Bert Williams and Gary Gilley know how to disagree, laugh, listen and get things done. Their time on the council was marked by a unique transracial cooperation, at a time when the city leadership was challenged by black leaders to include them. Gilley spoke frankly about the racial attitudes of his some of his family growing up in Azle, but explained how, for him, these ideas were not very resilient, changing soon after he began serving in the Navy. As he says, when you need help and your life is on the line, you are not really concerned with the color of someone’s skin. Williams jokingly chimed in, “we had to work on him” (Williams and Gilley). This quip was a small but powerful moment of their interview. The obviously deep respect and appreciation Williams and Gilley have for each other now is a result of the “[work]” that Gilley and Bagby did together with Gilley back in the 1980’s – understanding each other, listening, disagreeing, and showing empathy. The power of empathetic, productive conversations was like a mantra for Williams. He and Gilley repeatedly mentioned that you could talk to someone on the council and there was a good chance of them listening to what you had to say and understanding your point of view.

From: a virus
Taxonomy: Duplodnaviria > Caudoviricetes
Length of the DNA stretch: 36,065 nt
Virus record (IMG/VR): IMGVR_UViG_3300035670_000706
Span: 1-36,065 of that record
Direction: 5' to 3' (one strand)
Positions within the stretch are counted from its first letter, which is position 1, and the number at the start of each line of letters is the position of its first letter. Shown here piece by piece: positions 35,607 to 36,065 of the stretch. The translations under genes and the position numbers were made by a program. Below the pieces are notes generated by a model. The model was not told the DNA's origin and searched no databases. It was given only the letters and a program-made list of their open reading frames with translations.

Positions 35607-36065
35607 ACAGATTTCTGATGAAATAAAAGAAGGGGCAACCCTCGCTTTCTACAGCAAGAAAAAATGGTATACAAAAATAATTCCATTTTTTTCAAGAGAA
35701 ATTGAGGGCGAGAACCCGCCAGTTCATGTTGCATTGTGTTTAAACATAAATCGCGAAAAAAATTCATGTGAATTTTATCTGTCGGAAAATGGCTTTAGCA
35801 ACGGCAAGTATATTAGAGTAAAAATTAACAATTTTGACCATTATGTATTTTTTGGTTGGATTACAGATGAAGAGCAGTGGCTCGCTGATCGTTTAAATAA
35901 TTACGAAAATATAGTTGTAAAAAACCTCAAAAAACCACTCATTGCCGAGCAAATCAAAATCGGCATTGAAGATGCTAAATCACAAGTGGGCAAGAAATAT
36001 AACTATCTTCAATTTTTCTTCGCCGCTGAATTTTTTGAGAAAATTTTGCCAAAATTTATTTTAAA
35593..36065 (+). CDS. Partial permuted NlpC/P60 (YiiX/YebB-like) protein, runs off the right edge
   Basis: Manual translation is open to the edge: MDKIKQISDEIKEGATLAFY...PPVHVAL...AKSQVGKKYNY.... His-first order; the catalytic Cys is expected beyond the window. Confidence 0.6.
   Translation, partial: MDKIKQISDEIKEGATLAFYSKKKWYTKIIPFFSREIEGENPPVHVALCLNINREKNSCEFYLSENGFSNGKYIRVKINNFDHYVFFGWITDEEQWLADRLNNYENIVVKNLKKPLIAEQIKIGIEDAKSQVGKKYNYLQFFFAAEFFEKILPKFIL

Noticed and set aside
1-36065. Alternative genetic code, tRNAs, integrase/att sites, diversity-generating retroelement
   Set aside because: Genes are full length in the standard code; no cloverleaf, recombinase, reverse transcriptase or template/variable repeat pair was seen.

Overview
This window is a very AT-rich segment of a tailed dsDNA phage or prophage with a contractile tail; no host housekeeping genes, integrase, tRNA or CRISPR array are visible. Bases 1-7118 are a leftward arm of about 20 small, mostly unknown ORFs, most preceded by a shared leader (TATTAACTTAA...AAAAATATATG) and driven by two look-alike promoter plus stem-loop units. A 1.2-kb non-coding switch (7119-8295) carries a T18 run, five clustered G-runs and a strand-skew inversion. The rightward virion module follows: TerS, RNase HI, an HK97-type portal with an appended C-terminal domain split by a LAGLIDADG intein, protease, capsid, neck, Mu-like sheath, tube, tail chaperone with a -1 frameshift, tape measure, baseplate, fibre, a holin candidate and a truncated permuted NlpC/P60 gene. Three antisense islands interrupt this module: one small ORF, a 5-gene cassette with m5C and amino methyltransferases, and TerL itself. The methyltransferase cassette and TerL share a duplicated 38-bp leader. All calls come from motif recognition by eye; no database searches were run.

At the end of the interview, Williams emphasized that he and Bagsby were able to get “whatever they wanted” for their constituents – housing, funding, whatever. At the time the council presented their resolution on South Africa, Bagsby had already been on the city council serving Fort Worth’s black constituency for ten years (Fort Worth City Council minutes April 14, 1987). Williams emphasized his relationship with the city’s economic and political leaders of Fort Worth, which was based on a deep respect of him and Bagsby because, as Williams says, they knew then and they know now that he never asks for anything for himself, but for his constituents. Williams emphasized that whenever he asked for something, it was because it was good for his district and in the best interest of the city as a whole (Williams). Anthony Lyons stated emphatically that one of the most poignant aspects of his time working with the Fort Worth city council was the interracial cooperation Gary Gilley exhibited. That experience left him forever convinced that there had to be interracial cooperation between white, black, and other racial groups in order for progress to be made (Lyons). The anti-apartheid issue in Fort Worth is strong evidence of that. Lyons and Sanders, both born and raised in the black community of Fort Worth, were able to petition their black representatives, themselves longtime residents in Fort Worth’s black community, and get this request approved through close cooperation with the white community. Williams opined on this unique relationship compared to other Southern cities. In fact, when he realized that many other black municipal leaders in Texas did not have this relationship and did not know about the relevant issues affecting their communities, Williams started the Texas Association of Black City Council Members and served as it first president. This is strong evidence that Williams was focused on the best interests of his community and the relationships with the city at large and across the state to achieve those goals.